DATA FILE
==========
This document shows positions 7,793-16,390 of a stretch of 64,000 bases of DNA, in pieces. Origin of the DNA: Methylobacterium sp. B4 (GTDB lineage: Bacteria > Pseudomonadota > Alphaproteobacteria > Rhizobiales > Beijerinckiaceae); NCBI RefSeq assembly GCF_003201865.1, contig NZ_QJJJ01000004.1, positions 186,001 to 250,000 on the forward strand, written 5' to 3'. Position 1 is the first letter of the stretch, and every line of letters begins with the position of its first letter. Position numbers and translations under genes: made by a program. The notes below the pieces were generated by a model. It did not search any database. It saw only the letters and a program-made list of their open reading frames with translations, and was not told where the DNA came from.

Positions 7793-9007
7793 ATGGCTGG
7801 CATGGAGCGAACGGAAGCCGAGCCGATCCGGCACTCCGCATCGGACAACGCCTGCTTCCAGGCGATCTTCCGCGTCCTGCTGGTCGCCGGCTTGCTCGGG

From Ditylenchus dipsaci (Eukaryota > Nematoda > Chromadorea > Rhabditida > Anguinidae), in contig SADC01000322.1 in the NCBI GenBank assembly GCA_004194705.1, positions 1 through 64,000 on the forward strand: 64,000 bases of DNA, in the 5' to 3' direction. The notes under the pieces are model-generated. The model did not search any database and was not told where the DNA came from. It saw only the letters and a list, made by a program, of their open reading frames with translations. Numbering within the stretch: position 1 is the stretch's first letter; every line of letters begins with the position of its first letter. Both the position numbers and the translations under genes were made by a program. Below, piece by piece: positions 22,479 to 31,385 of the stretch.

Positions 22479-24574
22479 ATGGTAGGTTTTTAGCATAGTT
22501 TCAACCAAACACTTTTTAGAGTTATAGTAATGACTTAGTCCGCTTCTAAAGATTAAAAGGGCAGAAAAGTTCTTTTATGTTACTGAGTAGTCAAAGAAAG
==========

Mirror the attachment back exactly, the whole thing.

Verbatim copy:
This document shows positions 7,793-16,390 of a stretch of 64,000 bases of DNA, in pieces. Origin of the DNA: Methylobacterium sp. B4 (GTDB lineage: Bacteria > Pseudomonadota > Alphaproteobacteria > Rhizobiales > Beijerinckiaceae); NCBI RefSeq assembly GCF_003201865.1, contig NZ_QJJJ01000004.1, positions 186,001 to 250,000 on the forward strand, written 5' to 3'. Position 1 is the first letter of the stretch, and every line of letters begins with the position of its first letter. Position numbers and translations under genes: made by a program. The notes below the pieces were generated by a model. It did not search any database. It saw only the letters and a program-made list of their open reading frames with translations, and was not told where the DNA came from.

Positions 7793-9007
7793 ATGGCTGG
7801 CATGGAGCGAACGGAAGCCGAGCCGATCCGGCACTCCGCATCGGACAACGCCTGCTTCCAGGCGATCTTCCGCGTCCTGCTGGTCGCCGGCTTGCTCGGG

From Ditylenchus dipsaci (Eukaryota > Nematoda > Chromadorea > Rhabditida > Anguinidae), in contig SADC01000322.1 in the NCBI GenBank assembly GCA_004194705.1, positions 1 through 64,000 on the forward strand: 64,000 bases of DNA, in the 5' to 3' direction. The notes under the pieces are model-generated. The model did not search any database and was not told where the DNA came from. It saw only the letters and a list, made by a program, of their open reading frames with translations. Numbering within the stretch: position 1 is the stretch's first letter; every line of letters begins with the position of its first letter. Both the position numbers and the translations under genes were made by a program. Below, piece by piece: positions 22,479 to 31,385 of the stretch.

Positions 22479-24574
22479 ATGGTAGGTTTTTAGCATAGTT
22501 TCAACCAAACACTTTTTAGAGTTATAGTAATGACTTAGTCCGCTTCTAAAGATTAAAAGGGCAGAAAAGTTCTTTTATGTTACTGAGTAGTCAAAGAAAG